Tuesday, February 8, 2011

Plaza Matriz

The city of Montevideo includes a number of plazas that serve as focal points for community gatherings, concerts, markets and cafes.  These inviting public spaces offer places to sit and take in the energetic activity of the urban environment from an unhurried, relaxed vantage point.

Plaza Matriz, a prime spot for antique hunting and plein air dining located in the heart of Ciudad Vieja, is one of the nicest squares, with tree-lined pathways and an ornate central fountain.  The square is flanked by historic buildings including the Cabildo, the original seat of the Colonial government.   We spent a very hot summer afternoon browsing through the antique dealers' stalls while listening to a string quartet play works by  Handel, Bach and Mozart on the plaza.

My treasure hunt yielded an embroidered evening bag with a porcelain clasp painted with a romantic scene from Fragonard.  The purse is in excellent condition and the tag inside reads "Made in France."  I also bought a photograph from the man who specializes in vintage books, old prints and works on paper.  I imagine the  sitter in this portrait attending a summer concert at Teatro Solis, elegantly dressed in her frilly white gown and carrying a certain floral evening bag.   

Montevideo studio portrait circa 1907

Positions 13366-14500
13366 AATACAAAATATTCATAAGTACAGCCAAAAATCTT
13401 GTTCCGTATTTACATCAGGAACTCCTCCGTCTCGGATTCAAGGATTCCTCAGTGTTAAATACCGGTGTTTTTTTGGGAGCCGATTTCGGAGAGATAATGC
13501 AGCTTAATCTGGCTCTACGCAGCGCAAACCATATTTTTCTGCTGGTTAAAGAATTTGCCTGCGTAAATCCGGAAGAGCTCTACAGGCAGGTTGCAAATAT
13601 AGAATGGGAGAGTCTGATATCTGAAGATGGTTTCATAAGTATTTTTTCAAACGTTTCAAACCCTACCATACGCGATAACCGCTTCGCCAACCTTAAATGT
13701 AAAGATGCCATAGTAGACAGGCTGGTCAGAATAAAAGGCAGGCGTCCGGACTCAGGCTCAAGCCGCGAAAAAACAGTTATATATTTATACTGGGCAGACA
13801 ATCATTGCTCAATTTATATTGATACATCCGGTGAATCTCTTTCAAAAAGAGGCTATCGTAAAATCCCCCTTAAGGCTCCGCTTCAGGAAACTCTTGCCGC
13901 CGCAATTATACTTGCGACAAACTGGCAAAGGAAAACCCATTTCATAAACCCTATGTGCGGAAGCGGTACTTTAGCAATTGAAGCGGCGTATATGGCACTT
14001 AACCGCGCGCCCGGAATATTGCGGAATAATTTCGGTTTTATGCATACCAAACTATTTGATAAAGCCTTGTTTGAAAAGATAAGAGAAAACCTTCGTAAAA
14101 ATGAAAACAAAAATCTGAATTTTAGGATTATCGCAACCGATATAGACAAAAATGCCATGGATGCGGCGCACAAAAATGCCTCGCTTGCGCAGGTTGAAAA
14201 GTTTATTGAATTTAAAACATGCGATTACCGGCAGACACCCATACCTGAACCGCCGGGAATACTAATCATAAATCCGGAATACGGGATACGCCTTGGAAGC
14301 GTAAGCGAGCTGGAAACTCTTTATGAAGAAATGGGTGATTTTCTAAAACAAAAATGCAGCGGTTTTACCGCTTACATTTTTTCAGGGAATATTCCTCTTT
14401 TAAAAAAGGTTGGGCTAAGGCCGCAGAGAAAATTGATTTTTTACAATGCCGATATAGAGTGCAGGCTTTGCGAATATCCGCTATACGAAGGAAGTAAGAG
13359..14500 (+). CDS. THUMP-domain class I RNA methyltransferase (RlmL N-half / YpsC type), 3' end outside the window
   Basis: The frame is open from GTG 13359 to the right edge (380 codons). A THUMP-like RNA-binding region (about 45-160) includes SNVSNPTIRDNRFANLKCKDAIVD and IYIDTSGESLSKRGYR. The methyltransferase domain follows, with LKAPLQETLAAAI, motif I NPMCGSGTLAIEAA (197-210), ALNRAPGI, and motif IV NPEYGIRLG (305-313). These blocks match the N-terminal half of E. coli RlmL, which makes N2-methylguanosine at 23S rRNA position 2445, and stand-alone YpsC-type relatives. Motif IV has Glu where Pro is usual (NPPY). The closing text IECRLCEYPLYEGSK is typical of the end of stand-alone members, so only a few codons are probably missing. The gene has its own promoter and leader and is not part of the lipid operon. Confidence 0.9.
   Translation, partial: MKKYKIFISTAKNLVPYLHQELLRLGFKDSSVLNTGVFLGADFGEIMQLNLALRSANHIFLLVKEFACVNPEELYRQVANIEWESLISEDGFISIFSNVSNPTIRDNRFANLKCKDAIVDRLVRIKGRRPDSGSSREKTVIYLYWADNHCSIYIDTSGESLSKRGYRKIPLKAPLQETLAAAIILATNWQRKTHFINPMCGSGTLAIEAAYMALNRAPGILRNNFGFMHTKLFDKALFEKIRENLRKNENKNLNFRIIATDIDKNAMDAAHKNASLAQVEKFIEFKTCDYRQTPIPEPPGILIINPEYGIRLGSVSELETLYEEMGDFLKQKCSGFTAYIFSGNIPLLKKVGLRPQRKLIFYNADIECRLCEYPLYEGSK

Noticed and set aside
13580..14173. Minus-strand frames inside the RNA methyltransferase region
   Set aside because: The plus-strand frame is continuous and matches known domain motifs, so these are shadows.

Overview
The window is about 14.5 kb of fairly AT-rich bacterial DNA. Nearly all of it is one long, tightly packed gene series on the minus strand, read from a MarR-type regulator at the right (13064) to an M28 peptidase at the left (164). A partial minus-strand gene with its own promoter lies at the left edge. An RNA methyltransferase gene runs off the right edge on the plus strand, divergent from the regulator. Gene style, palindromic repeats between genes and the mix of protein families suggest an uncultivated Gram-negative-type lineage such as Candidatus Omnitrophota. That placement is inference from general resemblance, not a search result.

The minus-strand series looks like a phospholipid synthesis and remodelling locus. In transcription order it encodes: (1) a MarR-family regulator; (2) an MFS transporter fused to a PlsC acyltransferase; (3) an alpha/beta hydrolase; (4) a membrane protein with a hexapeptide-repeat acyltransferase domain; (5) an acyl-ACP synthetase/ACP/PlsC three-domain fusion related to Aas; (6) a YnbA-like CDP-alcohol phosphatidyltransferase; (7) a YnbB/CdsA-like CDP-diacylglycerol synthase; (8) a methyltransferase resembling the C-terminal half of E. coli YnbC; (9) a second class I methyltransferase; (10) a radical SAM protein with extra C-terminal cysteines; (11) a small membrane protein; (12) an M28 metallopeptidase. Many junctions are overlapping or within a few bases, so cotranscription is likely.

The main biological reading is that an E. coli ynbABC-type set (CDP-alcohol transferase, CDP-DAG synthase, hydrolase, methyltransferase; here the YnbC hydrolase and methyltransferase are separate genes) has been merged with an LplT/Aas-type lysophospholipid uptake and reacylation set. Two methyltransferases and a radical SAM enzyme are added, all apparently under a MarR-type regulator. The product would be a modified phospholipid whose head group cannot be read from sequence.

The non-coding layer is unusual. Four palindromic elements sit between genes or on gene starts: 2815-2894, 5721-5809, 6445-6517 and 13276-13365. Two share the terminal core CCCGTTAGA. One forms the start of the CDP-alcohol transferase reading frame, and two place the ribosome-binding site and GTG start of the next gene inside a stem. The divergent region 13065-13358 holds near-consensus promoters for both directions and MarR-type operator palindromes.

La Corte facade
For lunch we stopped at La Corte, a trendy restaurant housed in the former Club Uruguay established in 1888.  This is where the business crowd chooses to dine, and the place is always packed at midday - inside on all three levels and outside on the plaza, too.  We managed to get a table upstairs in the loft overlooking the main floor with its exposed stone wall and Cutcsa truck decor.   The executive menu is the best deal in town, an all-inclusive entree, dessert and drink selection offered for 198 pesos (just under $10 U.S.).  Choices include pasta, beef or fish dishes served with salad or potatoes, accompanied by a glass of wine or mineral water, followed by coconut tart, ice cream or fruit cocktail for dessert.  The service is fast and courteous, delivered by a well-trained team of attractive young women who know the names of the regular customers and don't hesitate to kiss them on arrival and departure.  The  atmosphere reminds us of Earl's Tin Palace in Edmonton, Alberta, Canada.  

The placemat at La Corte shows an artist's rendering of the exterior of the Club Uruguay building, the facade of Iglesia Matriz, (a cathedral dating from 1804) and the edge of the park on the plaza. 

And this is how it looked as we left the restaurant and made our way down Peatonal Sarandi.

No comments:

Post a Comment